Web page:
Peter Wallenstein’s Virginia Tech Land-Grant University, 1872-1997: History of a School, a State, a Nation provides a good introduction to the establishment of land-grant institutions through the Morrill Act of 1862 and their continued presence and growth through the Hatch Act of 1887 and the Morrill Act of 1890. Wallenstein emphasizes federal legislation as the category of activity that most clearly frames the development of higher education, especially for Agricultural and Mechanical colleges and universities just starting in the middle or late 19th century.(Wallenstein 4) He states that “the history of Virginia Tech serves as a lens through which to examine the workings of society and politics, of education and opportunity, of democracy itself.”(Wallenstein 6) Because his work focuses on federal policymaking, he is only able to provide an overview of the history of Virginia Tech as a university. Clearly Wallenstein’s book is important because it shows the effects of the Morrill Act of 1862, after which nearly every president of the United States attended college and attained a degree, but it put the history of Tech on the back burner for a significant portion of this book. Wallenstein calls his work “a case study of social and political history of higher education in the United States in general and in Virginia in particular,” therefore, his work provides little substance to my work yet gives me a broad picture of the history of Virginia Tech and how it came into being.(Wallenstein 3) I read the first half of the book, through the 1920s, but again, he offered few details of the inner-workings of the university, the relationship between faculty and administration, or the relationship between students and staff, because he focused on the relationship of Washington DC and the states, and the states and their land-grant institutions.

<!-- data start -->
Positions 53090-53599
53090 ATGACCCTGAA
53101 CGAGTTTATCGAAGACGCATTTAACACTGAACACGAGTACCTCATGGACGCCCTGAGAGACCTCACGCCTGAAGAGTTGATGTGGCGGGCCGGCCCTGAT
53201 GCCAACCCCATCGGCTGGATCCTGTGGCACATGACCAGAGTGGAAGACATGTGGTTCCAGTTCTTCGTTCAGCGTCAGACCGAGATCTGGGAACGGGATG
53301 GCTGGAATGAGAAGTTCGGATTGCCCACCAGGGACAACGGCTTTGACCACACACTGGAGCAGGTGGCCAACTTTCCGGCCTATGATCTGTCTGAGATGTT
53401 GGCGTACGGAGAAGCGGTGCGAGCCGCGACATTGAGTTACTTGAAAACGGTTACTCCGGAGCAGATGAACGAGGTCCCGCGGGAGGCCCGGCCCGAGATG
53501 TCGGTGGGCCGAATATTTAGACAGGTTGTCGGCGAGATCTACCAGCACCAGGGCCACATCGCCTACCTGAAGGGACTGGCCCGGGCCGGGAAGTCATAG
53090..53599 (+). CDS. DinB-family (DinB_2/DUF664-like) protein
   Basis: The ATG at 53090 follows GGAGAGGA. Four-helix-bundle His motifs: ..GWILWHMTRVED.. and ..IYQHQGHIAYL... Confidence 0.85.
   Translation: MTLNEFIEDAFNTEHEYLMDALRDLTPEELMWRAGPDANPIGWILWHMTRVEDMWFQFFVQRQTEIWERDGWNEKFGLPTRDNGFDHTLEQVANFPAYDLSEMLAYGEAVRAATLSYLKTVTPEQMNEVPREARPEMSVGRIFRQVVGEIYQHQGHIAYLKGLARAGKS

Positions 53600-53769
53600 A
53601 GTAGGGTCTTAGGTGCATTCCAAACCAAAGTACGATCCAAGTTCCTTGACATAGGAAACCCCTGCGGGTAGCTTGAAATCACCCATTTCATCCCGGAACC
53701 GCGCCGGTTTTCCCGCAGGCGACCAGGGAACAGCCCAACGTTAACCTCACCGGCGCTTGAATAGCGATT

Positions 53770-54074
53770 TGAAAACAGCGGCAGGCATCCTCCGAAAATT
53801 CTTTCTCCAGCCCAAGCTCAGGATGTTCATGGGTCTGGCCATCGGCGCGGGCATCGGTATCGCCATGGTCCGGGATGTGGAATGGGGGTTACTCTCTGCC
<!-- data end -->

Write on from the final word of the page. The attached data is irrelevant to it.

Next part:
Virginia Tech Land-Grant University by Peter Wallenstein